The instant my feet were on the ground, my husband was by my side as the tears began to flow. I took several deep gasping breaths as the tension drained out of my body. It only took me a minute or so to get it together, and after that I had a great time climbing back out of the hole. The family who had hiked in with us was very supportive and congratulated me on facing my fear. I was really proud of myself for not quitting at the top. I was also quite embarrassed about crying, but I told that voice to shut up. I recognized that facing my fear and being honest about it was worth being proud of.
There were many other ways that I challenged myself on the trip: climbing the Mayan ruins was amazing. Descending the ruins was scary. There were no hand rails, and the steps were quite high and frequently narrow. I climbed every single ruin we were permitted to climb and never let myself sit one out, although I occasionally sat down to descend!
Throughout our entire trip, I found that I was challenging myself each day. We went zip-lining through the jungle canopy. Each time I approached the platform, I had to force myself to take the plunge. It never got easier, but I knew that I could do it. It wasn't fun, but I never backed away.
Even swimming was a challenge. I am a relatively good swimmer, but it has been awhile since I've used snorkel gear. For this trip, we twice snorkeled in water that was too deep to stand in. And once we were in the water, we simply followed the guide without being able to hang onto the boat. Several of the tours involved snorkeling for more than an hour without resting or touching bottom. For our first day, I had a small panic attack and had to work really hard to keep my breathing under control.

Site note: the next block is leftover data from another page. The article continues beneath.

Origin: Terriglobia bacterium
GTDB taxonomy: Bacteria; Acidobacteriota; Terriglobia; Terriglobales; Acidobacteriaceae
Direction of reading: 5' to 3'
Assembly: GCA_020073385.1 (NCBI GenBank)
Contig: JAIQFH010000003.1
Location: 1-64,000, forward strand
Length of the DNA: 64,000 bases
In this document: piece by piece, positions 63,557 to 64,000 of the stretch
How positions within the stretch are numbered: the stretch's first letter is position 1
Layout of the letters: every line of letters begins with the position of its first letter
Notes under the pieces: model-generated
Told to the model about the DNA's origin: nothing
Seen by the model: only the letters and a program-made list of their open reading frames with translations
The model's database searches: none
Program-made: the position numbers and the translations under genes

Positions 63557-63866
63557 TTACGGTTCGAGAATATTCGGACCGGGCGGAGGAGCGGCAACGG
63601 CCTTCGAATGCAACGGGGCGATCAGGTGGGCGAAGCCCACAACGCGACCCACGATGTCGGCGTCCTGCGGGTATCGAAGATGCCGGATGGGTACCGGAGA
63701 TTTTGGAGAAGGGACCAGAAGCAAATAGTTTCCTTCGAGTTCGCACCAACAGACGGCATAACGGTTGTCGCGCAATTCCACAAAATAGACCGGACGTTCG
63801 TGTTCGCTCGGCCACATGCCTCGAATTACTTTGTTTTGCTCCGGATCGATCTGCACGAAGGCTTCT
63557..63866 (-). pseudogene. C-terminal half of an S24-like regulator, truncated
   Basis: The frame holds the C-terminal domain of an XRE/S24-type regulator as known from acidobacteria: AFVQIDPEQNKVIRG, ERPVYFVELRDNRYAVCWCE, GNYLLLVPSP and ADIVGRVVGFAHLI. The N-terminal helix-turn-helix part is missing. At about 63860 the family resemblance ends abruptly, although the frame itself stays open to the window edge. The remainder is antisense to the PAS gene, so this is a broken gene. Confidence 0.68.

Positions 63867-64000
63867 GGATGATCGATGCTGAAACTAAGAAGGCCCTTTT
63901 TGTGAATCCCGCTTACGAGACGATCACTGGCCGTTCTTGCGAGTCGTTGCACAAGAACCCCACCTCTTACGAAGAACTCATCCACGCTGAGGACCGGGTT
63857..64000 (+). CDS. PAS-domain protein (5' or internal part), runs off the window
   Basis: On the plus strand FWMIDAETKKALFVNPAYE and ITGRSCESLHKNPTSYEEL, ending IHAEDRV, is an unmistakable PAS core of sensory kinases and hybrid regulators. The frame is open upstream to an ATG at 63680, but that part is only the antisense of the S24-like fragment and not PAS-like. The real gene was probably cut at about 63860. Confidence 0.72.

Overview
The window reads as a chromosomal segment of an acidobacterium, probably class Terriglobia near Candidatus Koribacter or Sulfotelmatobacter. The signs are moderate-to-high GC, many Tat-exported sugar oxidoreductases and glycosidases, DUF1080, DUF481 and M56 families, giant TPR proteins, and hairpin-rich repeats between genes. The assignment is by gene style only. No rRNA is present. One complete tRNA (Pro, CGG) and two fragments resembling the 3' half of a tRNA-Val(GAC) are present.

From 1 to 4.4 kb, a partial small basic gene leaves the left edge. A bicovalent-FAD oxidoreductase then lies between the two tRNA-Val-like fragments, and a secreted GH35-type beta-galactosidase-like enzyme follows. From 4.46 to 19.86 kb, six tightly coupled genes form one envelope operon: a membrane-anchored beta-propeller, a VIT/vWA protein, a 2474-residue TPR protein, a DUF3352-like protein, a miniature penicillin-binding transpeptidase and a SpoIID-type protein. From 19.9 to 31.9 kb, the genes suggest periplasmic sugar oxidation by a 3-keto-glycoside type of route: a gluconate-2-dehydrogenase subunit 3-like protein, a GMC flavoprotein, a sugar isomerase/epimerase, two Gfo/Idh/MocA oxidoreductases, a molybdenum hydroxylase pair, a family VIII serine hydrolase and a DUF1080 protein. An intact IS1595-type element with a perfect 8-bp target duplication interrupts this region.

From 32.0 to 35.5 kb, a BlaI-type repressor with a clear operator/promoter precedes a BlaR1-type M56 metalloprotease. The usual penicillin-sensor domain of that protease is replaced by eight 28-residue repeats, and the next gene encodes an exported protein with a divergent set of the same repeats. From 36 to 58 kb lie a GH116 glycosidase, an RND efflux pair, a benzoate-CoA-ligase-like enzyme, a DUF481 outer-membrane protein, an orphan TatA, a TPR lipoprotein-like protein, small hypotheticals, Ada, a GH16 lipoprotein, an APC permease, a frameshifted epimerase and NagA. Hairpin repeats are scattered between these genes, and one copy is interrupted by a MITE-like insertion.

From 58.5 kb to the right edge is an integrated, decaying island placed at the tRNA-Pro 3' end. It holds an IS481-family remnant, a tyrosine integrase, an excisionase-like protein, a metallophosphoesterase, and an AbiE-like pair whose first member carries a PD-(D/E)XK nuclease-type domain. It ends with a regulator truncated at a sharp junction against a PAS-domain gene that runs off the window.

Facing that fear was so worth it! We got to hold giant nurse sharks in our arms (she was bigger than I am) as well as swim with sting rays on our chests! We saw many kinds of fish, both big and small, as well as sea turtles and all of the other things you would imagine seeing in the Caribbean Sea.
I know you're wondering what all of this has to do with riding or dressage. What I realized over and over during this trip was that it is very important that as riders we stretch beyond our comfort zone. The more we stretch, the more confidence we build. The less we stretch ourselves, the less confident, and more fearful, we become.
I think that as a rider, switching from endurance to dressage was a huge stretch that thrust me into very uncomfortable territory. Now that I am no longer a dressage "beginner," I am going to need to make sure that I continue to find opportunities to go beyond my comfort zone. Riding Sydney outside of the arena more frequently will be one way for me to stretch myself. Taking him to shows is another. I know that JL is asking me to push Sydney now so that we can help him deal with the mental stretch that he'll experience at shows and clinics.
I think the trick is to monitor how far you stretch yourself, parachuting would have been beyond my limit and nothing would have been learned. The stretch needs to be somewhat uncomfortable, but not debilitating. I think it's also important to have a good safety net. I couldn't have done some of the things we did without the support of my husband and the knowledge of the guides we used.